I didn’t find that the blue puff lathered up any better than the pink one and they actually work as well, if not better, with soap than shower gel in my opinion. (I stopped using soap in the shower, as if I dropped the soap it would often break, and went on to shower gel. The cotton puffs might be a way to go back to soap though I don’t know if that would be cheaper!)

As to how long the different ones take to dry. That requires more time. The greeny grey tiny one took three days to dry. I don’t know with the pink or blue ones as at present they are both still damp!

General Conclusion

The original pattern (https://fibersofgreen.com/2016/09/13/crochett-bathshower-puff/)  is as good or better than my alternatives, though may well take longer to get dry, but maybe if it is in constant use that doesn’t matter too much. Cotton shower puffs are soft on the skin but much harder to get to lather up so you know which bits you’ve washed! From my experience with dish cloths they should last a lot longer than the netting ones so although the original cost is greater, it would work out cheaper in the long run.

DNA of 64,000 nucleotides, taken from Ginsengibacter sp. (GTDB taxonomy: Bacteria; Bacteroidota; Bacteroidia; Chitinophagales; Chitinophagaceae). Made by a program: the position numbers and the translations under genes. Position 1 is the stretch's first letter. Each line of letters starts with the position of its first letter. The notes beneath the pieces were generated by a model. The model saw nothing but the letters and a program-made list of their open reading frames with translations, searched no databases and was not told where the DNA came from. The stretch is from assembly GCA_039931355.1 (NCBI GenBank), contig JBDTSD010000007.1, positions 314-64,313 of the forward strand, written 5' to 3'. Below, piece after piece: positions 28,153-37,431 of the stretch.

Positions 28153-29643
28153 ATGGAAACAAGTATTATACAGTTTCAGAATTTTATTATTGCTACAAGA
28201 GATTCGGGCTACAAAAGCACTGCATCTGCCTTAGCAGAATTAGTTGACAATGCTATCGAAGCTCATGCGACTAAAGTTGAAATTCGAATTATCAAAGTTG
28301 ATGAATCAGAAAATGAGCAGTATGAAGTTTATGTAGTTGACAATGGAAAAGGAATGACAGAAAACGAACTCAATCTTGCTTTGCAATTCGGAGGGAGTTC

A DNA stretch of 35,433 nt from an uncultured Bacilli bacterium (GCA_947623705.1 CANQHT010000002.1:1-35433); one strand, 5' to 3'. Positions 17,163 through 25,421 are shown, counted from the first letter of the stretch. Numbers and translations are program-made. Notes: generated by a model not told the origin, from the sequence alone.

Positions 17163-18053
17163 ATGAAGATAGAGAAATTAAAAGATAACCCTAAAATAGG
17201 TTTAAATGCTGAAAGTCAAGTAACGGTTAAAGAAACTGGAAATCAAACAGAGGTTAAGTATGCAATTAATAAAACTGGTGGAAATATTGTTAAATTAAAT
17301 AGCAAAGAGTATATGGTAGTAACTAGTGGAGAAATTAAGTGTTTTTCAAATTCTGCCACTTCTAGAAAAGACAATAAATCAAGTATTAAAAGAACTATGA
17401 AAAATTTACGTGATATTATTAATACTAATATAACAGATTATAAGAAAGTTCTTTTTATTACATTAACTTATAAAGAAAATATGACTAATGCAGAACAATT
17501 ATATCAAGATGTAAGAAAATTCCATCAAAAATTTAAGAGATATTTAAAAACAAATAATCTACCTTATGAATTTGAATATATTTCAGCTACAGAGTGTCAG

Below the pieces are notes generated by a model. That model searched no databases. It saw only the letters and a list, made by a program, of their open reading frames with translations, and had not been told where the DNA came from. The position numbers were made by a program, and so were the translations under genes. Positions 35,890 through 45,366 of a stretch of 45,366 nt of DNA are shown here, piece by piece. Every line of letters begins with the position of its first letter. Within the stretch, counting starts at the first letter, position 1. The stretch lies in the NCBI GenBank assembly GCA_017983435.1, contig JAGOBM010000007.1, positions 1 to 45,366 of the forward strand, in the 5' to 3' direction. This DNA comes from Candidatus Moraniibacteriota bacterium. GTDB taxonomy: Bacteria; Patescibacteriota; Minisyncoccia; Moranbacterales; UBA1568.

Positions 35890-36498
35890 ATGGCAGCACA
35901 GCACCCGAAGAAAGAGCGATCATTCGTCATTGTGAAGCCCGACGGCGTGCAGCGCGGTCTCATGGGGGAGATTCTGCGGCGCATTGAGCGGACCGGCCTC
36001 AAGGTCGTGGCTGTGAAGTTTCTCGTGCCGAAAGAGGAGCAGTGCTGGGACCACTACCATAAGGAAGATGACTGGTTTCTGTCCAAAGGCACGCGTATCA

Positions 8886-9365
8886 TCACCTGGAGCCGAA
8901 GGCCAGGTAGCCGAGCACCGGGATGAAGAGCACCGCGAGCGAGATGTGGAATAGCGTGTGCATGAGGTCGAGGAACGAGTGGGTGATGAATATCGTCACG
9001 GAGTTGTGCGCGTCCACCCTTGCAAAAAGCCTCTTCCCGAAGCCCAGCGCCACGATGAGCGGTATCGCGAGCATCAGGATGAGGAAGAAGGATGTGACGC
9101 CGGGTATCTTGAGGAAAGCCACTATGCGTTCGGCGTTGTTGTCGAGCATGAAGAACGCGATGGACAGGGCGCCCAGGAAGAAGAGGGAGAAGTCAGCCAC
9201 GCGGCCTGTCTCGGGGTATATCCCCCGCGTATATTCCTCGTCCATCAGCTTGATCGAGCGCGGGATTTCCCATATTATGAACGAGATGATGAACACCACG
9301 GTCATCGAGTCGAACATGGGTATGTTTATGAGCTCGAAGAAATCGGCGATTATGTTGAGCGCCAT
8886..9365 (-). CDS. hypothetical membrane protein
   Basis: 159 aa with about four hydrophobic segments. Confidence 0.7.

A Crochet Shower Puff

I expect any of you who use a shower puff find that they pass from being like the one on the left Old and new puff comparisonto being like the one on the right all too quickly. And eventually fall apart all together. My attempts at re-folding and tying them only last for a short time.

So I was intrigued when browsing through ‘crochet’ posts in the reader to come across someone who had made a crochet one. She also gave a link to the place where she had found the pattern.

The post was https://addsomestitches.wordpress.com/2010/12/28/tuesday-tutorial-crochet-bath-puff/ and the pattern was at https://fibersofgreen.com/2016/09/13/crochett-bathshower-puff/

So I decided I had to try.

(In respose to my comment, I was told that the puffs do take a while to dry and so -)

A brief digression here regarding my attempts at making dishcloths.